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Supreme Court’s Directions on Adoption Process in India

Context:

The Supreme Court of India in a recent hearing of a petition filed by a Non-governmental Organization(NGO), has issued a series of directions to the Centre, the States, and the Union Territories to expedite and simplify the adoption process in the country.

Relevance:

GS II: Polity and Governance

Dimensions of the Article:

  1. Supreme Court’s Directives on Adoption Process
  2. About the Central Adoption Resource Authority (CARA)
  3. Benefits of Adoption for Children and Society
  4. Adoption Trends and Statistics in India
  5. Challenges Related to Adoption in India

Supreme Court’s Directives on Adoption Process

  • Identification of Children:
    • Children in Child Care Institutions (CCIs) with parents not visiting for over a year or having unfit parents should be identified.
  • Definition of “Unfit Guardian”:
    • An unfit guardian includes those unable or unwilling for parenting, involved in substance abuse, alcohol abuse, child abuse, neglect, having a criminal record, needing care themselves, or being mentally unsound.
  • Bi-Monthly Drives:
    • States and Union Territories should conduct bi-monthly drives to identify orphaned, abandoned, or surrendered (OAS) children in CCIs.
  • Data Compilation:
    • States and Union Territories must compile data on potential adoptable children, especially those in CCIs, and provide details to the Central Adoption Resource Authority (CARA) and the Ministry of Women and Child Development.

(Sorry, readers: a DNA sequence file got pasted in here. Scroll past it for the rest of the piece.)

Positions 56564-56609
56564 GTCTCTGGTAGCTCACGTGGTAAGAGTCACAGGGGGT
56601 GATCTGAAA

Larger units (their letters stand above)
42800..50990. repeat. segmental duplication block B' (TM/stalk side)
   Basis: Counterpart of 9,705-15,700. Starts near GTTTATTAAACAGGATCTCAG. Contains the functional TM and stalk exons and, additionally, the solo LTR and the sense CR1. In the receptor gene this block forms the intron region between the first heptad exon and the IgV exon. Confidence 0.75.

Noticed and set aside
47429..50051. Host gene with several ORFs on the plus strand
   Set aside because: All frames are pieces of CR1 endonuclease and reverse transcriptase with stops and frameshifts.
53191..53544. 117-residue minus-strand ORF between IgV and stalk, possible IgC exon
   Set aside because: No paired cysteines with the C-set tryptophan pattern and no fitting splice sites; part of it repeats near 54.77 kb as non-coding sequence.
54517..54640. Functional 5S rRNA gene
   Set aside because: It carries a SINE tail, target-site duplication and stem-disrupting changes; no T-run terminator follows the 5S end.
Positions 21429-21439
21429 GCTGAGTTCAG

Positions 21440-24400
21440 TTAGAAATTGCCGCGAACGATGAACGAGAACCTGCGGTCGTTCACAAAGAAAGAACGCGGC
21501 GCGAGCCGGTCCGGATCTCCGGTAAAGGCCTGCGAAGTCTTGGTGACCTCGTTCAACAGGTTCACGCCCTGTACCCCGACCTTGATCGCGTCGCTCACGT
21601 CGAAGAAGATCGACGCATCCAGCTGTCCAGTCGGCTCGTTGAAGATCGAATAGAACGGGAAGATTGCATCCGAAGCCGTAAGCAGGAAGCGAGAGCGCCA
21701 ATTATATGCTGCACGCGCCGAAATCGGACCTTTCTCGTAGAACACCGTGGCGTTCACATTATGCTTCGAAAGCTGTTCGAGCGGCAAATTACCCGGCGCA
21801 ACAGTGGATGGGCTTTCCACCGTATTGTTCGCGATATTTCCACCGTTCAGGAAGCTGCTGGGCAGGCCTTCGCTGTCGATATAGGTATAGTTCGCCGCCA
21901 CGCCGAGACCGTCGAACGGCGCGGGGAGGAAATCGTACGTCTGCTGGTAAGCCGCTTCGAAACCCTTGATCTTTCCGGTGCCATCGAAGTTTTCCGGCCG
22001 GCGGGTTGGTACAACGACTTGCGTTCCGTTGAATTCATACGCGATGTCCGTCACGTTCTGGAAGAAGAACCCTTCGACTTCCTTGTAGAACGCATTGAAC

• Registration on CARINGS Portal:
    • States should ensure the registration of all OAS children in the district on the Child Adoption Resource Information and Guidance System (CARINGS) portal, the online platform for adoption in India.

About the Central Adoption Resource Authority (CARA):

  • CARA is a statutory body under the Ministry of Women & Child Development, Government of India.
Role as Central Authority:
  • Designated as the Central Authority for handling inter-country adoptions in line with the Hague Convention on Inter-country Adoption, 1993, ratified by India in 2003.
Functions:
  • Nodal body regulating the adoption of “orphaned, surrendered, and abandoned children” in India.
  • Monitors and regulates entities such as State Adoption Resource Agencies (SARAs), Specialized Adoption Agencies (SAAs), Authorized Foreign Adoption Agencies (AFAAs), Child Welfare Committees (CWCs), and District Child Protective Units (DPUs).
Legal Framework in India:
  • Child placement with a family is governed by the Hindu Adoption and Maintenance Act, 1956; the Guardians and Wards Act, 1890; and the Juvenile Justice Act, 2000.
  • Mandatory registration of Child Care Institutions (CCIs) and linking to CARA is outlined in the Juvenile Justice (Care and Protection of Children) Act, 2015.

Hague Convention on Inter-country Adoption:

  • The Convention establishes safeguards for children and families involved in inter-country adoptions.
  • Aims to prevent the illegal abduction, sale, or trafficking of children during adoptions.
  • Objectives:
  • Protect children and families from illegal or ill-prepared inter-country adoptions.
  • Prevent abduction, sale, or trafficking of children.
  • Establish minimum standards while recognizing that it does not serve as a uniform law of adoption.

Benefits of Adoption for Children and Society

  • Loving and Stable Family Environment:
    • Adoption provides children deprived of parental care with a loving and stable family environment.
  • Holistic Development and Well-being:
    • Ensures the holistic development and well-being of adopted children, addressing their physical, mental, emotional, social, and educational needs.
  • Social and Economic Contribution:
    • Contributes to the social and economic development of the country by:
      • Reducing the burden on the state and society in caring for orphaned, abandoned, or surrendered children.
      • Empowering adopted children to become productive and responsible citizens.
  • Positive Adoption Culture:
    • Cultivates a positive adoption culture in society by:
      • Breaking down social stigmas associated with adoption.
      • Raising awareness about the numerous benefits of adoption.